This article was first published in the May 2016 edition of Human Resources Director.
It’s the goal of just about every leader, but unfortunately simply naming a group of people a team does not cut it – let alone when your objective is to create a high-performing executive team.
IN EVERY organisation, you will find that work functions require teams. We have sales teams, marketing teams, IT teams – the list goes on. The leaders at the top are usually referred to as the executive or leadership team.
Should we consider them a team just because they work together?
On the surface level, perhaps. They may have shared objectives, such as market dominance and profit margin. When these KPIs are met does that mean we have a high-performing team in the room, or even a team to begin with?
While being on target for bottom-line business results gives reason to believe everyone is working well towards a common goal, the reality can be very different. Key executives typically lead a particular function within the company and therefore might not have the same views on the strategic purpose of the firm as the next member of the team.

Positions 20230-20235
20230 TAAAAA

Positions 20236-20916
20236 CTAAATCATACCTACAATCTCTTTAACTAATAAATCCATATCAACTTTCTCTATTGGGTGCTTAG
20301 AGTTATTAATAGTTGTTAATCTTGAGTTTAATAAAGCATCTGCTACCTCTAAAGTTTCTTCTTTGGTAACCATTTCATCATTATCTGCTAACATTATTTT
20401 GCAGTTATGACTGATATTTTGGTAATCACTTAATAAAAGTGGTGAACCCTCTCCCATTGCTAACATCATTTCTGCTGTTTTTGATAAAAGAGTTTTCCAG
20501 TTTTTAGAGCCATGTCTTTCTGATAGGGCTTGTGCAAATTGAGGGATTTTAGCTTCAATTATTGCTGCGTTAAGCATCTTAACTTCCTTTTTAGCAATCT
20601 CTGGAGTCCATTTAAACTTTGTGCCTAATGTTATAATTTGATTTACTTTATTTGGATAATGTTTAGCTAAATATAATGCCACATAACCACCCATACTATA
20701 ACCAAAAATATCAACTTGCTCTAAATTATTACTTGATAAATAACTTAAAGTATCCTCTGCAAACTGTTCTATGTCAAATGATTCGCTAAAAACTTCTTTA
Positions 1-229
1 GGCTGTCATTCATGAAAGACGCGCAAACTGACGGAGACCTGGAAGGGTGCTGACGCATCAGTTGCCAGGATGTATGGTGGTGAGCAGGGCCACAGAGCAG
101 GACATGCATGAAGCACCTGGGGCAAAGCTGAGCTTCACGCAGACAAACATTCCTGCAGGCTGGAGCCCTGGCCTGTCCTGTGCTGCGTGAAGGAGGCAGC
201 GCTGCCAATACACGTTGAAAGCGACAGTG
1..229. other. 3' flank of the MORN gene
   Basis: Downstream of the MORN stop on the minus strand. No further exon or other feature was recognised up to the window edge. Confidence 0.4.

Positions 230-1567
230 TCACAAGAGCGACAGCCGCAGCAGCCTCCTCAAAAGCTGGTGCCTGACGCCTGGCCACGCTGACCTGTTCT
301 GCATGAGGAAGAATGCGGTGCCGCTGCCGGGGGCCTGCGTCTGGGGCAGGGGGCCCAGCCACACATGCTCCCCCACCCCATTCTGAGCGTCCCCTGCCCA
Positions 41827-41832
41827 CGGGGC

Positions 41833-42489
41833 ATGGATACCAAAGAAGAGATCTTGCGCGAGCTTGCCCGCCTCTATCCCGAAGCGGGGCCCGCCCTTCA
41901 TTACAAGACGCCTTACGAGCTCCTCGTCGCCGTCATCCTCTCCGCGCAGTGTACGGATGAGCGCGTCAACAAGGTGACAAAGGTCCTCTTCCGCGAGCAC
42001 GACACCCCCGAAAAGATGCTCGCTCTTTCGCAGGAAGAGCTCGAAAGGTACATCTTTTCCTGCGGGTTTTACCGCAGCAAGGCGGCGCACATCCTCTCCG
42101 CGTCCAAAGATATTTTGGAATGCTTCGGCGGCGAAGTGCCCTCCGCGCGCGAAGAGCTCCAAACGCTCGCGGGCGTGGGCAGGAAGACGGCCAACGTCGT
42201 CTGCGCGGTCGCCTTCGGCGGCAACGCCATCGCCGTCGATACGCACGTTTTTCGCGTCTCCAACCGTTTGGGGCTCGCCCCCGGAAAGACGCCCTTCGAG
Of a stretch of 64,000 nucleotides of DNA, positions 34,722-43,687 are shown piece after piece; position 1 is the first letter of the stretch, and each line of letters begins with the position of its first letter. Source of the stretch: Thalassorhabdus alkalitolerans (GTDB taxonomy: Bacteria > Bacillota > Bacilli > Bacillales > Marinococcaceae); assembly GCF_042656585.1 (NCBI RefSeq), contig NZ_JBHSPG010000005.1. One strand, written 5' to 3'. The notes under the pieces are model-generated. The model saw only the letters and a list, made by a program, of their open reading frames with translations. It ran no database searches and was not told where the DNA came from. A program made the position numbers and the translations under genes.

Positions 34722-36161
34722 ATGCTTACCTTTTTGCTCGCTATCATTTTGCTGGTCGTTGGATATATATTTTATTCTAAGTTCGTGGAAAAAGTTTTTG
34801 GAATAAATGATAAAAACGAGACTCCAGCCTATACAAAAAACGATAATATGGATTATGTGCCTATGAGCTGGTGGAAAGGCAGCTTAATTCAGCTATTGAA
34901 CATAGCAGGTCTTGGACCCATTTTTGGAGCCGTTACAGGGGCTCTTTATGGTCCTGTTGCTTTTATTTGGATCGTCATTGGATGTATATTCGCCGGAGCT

In our experience, high-performing teams at any level share three common traits: high expectations, high accountability and high-demand leadership. Most functional executive teams demonstrate facets of these traits. High expectations translate to having a clear understanding of individual roles and responsibilities, as well as living up to the culture and expected behaviours within the company. High accountability occurs when everyone is and can be held to account for individual performance and conduct.
High-demand leadership is recognised as leaders stepping up to the challenge, initiating genuine conversations and a healthy demand that people meet expectations. It is only when these qualities are manifested at an outstanding level that the executive team become role models for the expected behaviours within the organisation.
Diagnosis is the first step